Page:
Combining Price and Quantity Controls Under Partitioned Environmental Regulation

41 Pages Posted: 2 Mar 2016

See all articles by Jan Abrell

Jan Abrell

ETH Zürich - Centre for Energy Policy and Economics (CEPE)

Sebastian Rausch

ETH Zürich - CER-ETH - Center of Economic Research at ETH Zurich; Massachusetts Institute of Technology (MIT) - Joint Program on the Science and Policy of Global Change

Date Written: March 1, 2016

Abstract

This paper analyzes hybrid emissions trading systems (ETS) under partitioned environmental regulation when firms’ abatement costs and future emissions are uncertain. We show that hybrid policies that introduce bounds on the price or the quantity of abatement provide a way to hedge against differences in marginal abatement costs across partitions. Price bounds are more efficient than abatement bounds as they also use information on firms’ abatement technologies while abatement bounds can only address emissions uncertainty. Using a numerical stochastic optimization model with equilibrium constraints for the European carbon market, we find that introducing hybrid policies in EU ETS reduces expected excess abatement costs of achieving targeted emissions reductions under EU climate policy by up to 89 percent. We also find that under partitioned regulation there is a high likelihood for hybrid policies to yield sizeable ex-post cost reductions.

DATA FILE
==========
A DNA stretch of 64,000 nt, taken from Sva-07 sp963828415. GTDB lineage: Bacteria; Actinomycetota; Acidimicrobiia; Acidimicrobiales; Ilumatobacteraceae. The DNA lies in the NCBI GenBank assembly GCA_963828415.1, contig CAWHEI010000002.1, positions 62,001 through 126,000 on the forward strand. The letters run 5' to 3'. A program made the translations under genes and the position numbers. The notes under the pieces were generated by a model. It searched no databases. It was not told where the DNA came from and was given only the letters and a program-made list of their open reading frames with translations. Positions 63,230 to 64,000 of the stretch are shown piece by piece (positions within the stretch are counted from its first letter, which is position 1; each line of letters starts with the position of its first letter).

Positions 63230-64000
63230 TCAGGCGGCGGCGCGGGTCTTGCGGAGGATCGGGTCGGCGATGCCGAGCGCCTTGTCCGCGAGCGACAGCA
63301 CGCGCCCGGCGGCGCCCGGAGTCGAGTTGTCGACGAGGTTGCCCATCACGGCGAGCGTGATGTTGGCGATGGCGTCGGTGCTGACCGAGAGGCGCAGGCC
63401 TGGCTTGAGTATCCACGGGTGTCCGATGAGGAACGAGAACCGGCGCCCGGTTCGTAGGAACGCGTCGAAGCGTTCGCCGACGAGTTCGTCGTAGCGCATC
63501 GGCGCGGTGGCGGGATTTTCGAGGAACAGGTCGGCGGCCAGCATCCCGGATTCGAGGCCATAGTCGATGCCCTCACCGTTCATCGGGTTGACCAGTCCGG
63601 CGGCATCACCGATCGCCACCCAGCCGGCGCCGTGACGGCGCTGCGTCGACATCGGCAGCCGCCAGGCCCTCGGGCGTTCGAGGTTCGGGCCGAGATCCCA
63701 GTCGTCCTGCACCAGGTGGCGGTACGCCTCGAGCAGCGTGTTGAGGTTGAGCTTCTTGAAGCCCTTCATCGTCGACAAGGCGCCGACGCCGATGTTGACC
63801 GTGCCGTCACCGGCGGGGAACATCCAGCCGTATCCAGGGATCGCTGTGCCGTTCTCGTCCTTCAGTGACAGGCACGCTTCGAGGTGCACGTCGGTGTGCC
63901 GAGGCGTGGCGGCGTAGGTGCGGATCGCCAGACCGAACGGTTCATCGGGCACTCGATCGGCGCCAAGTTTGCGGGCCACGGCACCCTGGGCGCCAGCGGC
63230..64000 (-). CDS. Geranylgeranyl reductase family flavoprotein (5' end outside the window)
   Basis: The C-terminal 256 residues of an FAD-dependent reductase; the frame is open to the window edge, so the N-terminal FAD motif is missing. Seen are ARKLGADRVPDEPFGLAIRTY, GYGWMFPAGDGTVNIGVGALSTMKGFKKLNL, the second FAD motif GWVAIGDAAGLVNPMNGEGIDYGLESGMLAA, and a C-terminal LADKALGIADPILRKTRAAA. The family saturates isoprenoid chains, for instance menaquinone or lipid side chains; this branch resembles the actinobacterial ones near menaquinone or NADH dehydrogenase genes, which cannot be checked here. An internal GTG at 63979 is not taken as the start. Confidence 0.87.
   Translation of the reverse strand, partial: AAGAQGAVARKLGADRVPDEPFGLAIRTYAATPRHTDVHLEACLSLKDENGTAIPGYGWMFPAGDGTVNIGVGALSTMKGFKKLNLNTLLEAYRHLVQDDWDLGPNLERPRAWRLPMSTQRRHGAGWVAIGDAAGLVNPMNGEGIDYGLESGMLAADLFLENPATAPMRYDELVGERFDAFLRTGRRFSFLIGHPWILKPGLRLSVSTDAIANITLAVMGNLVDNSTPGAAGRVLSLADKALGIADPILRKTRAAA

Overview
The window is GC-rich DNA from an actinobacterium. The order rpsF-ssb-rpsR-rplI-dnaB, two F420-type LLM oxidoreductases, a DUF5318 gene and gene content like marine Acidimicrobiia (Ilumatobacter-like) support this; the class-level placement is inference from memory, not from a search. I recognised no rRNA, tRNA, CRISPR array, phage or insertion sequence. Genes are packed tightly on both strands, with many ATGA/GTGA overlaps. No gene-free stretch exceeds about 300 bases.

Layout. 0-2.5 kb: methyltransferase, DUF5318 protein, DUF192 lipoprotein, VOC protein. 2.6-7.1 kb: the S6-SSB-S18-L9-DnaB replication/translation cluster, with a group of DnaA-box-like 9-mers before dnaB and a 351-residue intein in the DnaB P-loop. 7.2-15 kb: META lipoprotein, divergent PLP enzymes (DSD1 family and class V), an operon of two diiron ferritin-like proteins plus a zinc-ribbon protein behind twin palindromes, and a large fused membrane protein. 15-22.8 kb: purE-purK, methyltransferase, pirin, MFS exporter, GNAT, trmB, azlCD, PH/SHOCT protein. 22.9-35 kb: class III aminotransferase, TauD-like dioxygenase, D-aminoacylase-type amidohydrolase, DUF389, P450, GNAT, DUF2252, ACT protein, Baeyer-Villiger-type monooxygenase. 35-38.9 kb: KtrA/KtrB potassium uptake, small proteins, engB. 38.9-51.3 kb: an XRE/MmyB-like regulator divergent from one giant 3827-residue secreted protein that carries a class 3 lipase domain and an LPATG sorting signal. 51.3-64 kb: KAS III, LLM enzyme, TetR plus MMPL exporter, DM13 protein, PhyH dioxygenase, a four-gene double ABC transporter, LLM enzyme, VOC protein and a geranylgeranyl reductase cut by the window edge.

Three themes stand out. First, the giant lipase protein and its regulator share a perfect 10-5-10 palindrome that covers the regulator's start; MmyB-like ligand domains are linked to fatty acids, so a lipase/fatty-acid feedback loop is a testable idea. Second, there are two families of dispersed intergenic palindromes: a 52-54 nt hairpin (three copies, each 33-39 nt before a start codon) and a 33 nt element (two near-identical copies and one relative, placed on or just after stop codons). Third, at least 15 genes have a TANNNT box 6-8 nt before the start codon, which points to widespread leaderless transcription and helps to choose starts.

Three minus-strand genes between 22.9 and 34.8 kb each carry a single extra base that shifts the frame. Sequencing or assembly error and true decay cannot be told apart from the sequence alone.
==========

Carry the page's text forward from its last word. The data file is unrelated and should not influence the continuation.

Keywords: Emissions trading, Partitioned environmental regulation, Uncertainty, Prices, Quantities, EU ETS

JEL Classification: H23, Q54, C63

Suggested Citation

Abrell, Jan and Rausch, Sebastian, Combining Price and Quantity Controls Under Partitioned Environmental Regulation (March 1, 2016). Available at SSRN: https://ssrn.com/abstract=2740363 or http://dx.doi.org/10.2139/ssrn.2740363

Jan Abrell

ETH Zürich - Centre for Energy Policy and Economics (CEPE) ( email )

8092 Zurich
Switzerland

Sebastian Rausch (Contact Author)

ETH Zürich - CER-ETH - Center of Economic Research at ETH Zurich ( email )

Zürichbergstrasse 18
Zurich, 8092
Switzerland

Massachusetts Institute of Technology (MIT) - Joint Program on the Science and Policy of Global Change ( email )

77 Massachusetts Ave, Bldg E40-474
Cambridge, MA 02139
United States

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